John Martin Robinson, Maltravers Herald Extraordinary and co-author of The Oxford Guide to Heraldry, gave his opinion that "Lordship of this or that manor is no more a title than Landlord of The Dog and Duck". [10] The style 'Lord of the Manor of X' or 'Lord of X' is, in this sense, more of a description than a title, somewhat similar to the term Laird in Scotland. [11] King's College, Cambridge have given the view that the term 'indicated wealth and privilege, and it carried rights and responsibilities'. [12]

Manorial rights or incidents

Since 1965 Lords of the Manor have been entitled to compensation in the event of compulsory purchase. [13] Before the Land Registration Act 2002 it was possible for manors to be registered with HM Land Registry. Manorial incidents, which are the rights that a lord of the manor may exercise over other people's land, lapsed on 12 October 2013 if not registered by then with the Land Registry. This is a separate issue to the registration of lordships of manors, since both registered and unregistered lordships will continue to exist after that date. It is only their practical rights that will lose what is called 'overriding interest', or in other words the ability to affect land even if the interests or rights are not registered against that land, as of 12 October 2013. Manorial incidents can still be recorded for either registered or unregistered manors; however, proof of existence of the rights may need to be submitted to the Land Registry before they will be noted and they may not be registered at all after affected land is sold after 12 October 2013. This issue does not affect the existence of the title of lord of the manor. [1] There have been cases where manors have been sold and the seller has unknowingly parted with rights to unregistered land in England and Wales. [14]

Tenancy

In England in the Middle Ages, land was held of the English monarch or ruler by a powerful local supporter, who gave protection in return. The people who had sworn homage to the lord were known as vassals. Vassals were nobles who served loyalty for the king, in return for being given the use of land. After the Norman conquest of England, however, all land in England was owned by the monarch who then granted the use of it by means of a transaction known as enfeoffment, to earls, barons, and others, in return for military service. The person who held feudal land directly from the king was known as a tenant-in-chief (see also Land tenure).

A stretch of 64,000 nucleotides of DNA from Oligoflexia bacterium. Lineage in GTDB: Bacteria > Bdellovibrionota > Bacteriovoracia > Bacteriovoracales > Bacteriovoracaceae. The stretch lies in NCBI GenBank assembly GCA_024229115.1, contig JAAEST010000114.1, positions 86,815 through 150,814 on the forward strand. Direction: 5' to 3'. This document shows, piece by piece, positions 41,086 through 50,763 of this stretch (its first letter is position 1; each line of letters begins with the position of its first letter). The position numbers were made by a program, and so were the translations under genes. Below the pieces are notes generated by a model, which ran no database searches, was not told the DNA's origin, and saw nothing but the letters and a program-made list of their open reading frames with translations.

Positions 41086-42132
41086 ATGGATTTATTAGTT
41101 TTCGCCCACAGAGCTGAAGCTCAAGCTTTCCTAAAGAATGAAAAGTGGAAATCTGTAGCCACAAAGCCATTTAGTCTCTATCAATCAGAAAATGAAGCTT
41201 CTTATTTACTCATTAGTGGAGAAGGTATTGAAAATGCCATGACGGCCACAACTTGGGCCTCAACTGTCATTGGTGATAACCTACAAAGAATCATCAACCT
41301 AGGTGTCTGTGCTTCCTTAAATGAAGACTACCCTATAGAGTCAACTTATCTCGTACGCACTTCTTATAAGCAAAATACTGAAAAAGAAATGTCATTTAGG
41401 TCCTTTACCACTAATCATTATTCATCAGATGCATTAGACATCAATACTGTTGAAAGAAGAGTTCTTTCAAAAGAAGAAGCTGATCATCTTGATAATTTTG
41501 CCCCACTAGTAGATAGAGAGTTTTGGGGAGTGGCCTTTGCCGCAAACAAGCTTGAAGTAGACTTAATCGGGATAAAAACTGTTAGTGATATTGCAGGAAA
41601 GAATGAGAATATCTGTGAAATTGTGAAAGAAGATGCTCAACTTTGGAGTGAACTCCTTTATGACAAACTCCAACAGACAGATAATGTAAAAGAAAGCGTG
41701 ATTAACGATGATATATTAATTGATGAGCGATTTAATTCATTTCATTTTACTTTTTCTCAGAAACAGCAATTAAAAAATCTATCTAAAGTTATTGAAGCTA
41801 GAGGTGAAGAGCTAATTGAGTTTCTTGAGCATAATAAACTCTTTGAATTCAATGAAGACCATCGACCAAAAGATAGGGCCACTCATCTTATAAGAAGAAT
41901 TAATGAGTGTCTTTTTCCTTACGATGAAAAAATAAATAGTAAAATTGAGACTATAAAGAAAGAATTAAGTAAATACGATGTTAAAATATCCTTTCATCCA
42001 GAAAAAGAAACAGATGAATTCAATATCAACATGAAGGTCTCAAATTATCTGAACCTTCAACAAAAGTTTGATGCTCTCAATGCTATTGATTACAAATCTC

Sub-tenancy

Military service was based upon units of ten knights (see Knight-service). An important tenant-in-chief might be expected to provide all ten knights, and lesser tenants-in-chief, half of one. Some tenants-in-chief 'sub-infeuded', that is, granted, some land to a sub-tenant. Further sub-infeudation could occur down to the level of a lord of a single manor, which in itself might represent only a fraction of a knight's fee. A mesne lord was the level of lord in the middle holding several manors, between the lords of a manor and the superior lord. The sub-tenant might have to provide knight-service, or finance just a portion of it, or pay something purely nominal. Any further sub-infeudation was prohibited by the Statute of Quia Emptores in 1290. Knight-service was abolished by the Tenures Abolition Act 1660.

Manorial courts

Manors were defined as an area of land and became closely associated to the advowson of the church and often by default the advowson was appended to the rights of the Manor, sometimes separated into moieties. [15] [16] Many lords of the manor were known as squires, at a time when land ownership was the basis of power. [16] While some inhabitants were serfs who were bound to the land, others were freeholders, known as 'franklins', who were free from feudal service. Periodically all the tenants met at a 'manorial court', with the lord of the manor (or squire), or a steward, as chairman. These courts, known as courts baron, dealt with the tenants' rights and duties, changes of occupancy, and disputes between tenants. Some manorial courts also had the status of a court leet, and so they elected constables and other officials and were effectively magistrates' courts for minor offences.